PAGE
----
Writing; time, all or nothing

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Recently posed with a difficult question that not only a lot of writers face, but probably people in general when faced with difficult life decisions. I hope anyone facing these same issues can find some comfort that we all are looking for the same answers:
To paraphrase the question presented:
I’m struggling and just looking for some insight. Have you been in a similar position? Advice? 
My question is for those of you who have full time jobs (or had in the case of those who are already published)… how did you find the time, motivation and dedication to continue with your writing? How did you separate yourself from your work life and your “book life? What do you do if you actually LIKE your job but you also REALLY want to be published? Does it always have to be an either/or or all or nothing??

What I responded with was this:
I don’t know if this will help or not, but this has been my experience:

I’d been a closet writer for years secretly daydreaming of the day when I could quit my full time job and burst onto the NY Times best selling list as this year’s latest and greatest. My imagination is so vast that I would even practice the interviews I would have on Oprah and local television shows while washing my hair in the shower.

Oh, one slight problem. I actually had to have to courage to put myself out there and actually get published. Um, I kinda like the daydreams better, true life is scary.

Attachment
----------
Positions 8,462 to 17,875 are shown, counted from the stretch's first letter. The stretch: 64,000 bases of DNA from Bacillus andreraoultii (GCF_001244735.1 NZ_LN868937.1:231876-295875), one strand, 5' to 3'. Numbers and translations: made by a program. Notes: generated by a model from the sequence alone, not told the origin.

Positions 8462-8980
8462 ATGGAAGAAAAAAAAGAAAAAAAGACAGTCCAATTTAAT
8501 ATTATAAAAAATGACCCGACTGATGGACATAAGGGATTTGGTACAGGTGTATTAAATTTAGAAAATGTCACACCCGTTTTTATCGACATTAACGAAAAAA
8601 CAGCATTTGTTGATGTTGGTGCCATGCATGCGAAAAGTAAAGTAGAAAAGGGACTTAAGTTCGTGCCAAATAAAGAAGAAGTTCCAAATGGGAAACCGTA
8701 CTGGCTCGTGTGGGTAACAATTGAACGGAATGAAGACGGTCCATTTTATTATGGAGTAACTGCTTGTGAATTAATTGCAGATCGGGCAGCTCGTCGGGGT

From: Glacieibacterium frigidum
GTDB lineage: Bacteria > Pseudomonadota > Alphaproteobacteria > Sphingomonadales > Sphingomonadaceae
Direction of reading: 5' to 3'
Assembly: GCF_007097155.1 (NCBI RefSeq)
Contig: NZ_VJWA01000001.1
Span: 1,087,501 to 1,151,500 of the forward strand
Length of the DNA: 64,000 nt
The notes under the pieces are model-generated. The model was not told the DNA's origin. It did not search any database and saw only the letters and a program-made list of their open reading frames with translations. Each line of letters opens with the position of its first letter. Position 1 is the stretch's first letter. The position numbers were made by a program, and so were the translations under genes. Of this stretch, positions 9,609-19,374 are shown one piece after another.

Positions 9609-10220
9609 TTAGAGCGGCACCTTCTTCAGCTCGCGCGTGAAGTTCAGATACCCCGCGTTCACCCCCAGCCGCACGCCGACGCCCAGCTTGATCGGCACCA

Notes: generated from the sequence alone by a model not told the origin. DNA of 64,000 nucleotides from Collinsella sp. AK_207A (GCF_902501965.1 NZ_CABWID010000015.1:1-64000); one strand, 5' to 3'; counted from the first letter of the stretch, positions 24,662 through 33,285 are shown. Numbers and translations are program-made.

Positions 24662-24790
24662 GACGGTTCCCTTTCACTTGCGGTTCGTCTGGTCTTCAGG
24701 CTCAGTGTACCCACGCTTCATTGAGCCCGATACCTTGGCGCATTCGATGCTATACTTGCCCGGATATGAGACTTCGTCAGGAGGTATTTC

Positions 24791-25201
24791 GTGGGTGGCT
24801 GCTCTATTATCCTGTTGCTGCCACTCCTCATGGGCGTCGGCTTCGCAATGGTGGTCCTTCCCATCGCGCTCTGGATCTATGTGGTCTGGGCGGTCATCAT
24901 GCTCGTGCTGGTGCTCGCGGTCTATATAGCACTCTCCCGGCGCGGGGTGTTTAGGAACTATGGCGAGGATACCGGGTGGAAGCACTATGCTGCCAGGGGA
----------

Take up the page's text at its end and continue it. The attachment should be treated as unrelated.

Well, soon life moved on and Oprah retired (dang it, there went some really great interviews) and as I realized I was living in an irrational fear; not really knowing if I would really fail or not because I never really tried.

Last spring I thought it was fate that my fav of favorite authors posted she was attending RT (Romantic Times Convention) at that same time I had decided to make a change in my life. I had to do more digging. What was this mysterious RT she talked about? The sleuthy stalker in me had to investigate and when I discovered it was a convention for not only published authors, but aspiring ones as well, I about fell off the couch. Not only had fate delivered exactly what I needed right into my lap, but it was also in my backyard. I didn’t need airfare and I certainly didn’t need another sign to tell me “dummy, you need to go to this event and get your ass in gear.”

Not only did I get to meet my favorite author and get a picture with her (squeee), but I was able to tell her in person that she was my inspiration for being able to attend the event. Ok, fan moment aside I learned a ton, but I’m still in the beginning phases of what I need to do to even come close to make my fantasies come true.

What I brought home from RT was this:
You are not alone. There is a huge community of writers out there and they are just like you. I meet people from all over the world and the common bond we all shared was romance. Whether you write steampunk, young adult, paranormal, contemporary, it didn’t matter because at the core of the matter, at the real heart (pun intended) of your story it has the elements of romance.

You will forever be changed by your experience by attending RT. There are no words to describe the overwhelming, exhausting, jam-packed, knowledge filled, and fun time you will have during the time you are there. The moment I was home I couldn’t wait until next spring to go back. Well, first I wanted to catch up on sleep, unpack all my swag and goodies, then make sure I signed up for the conference again the following year.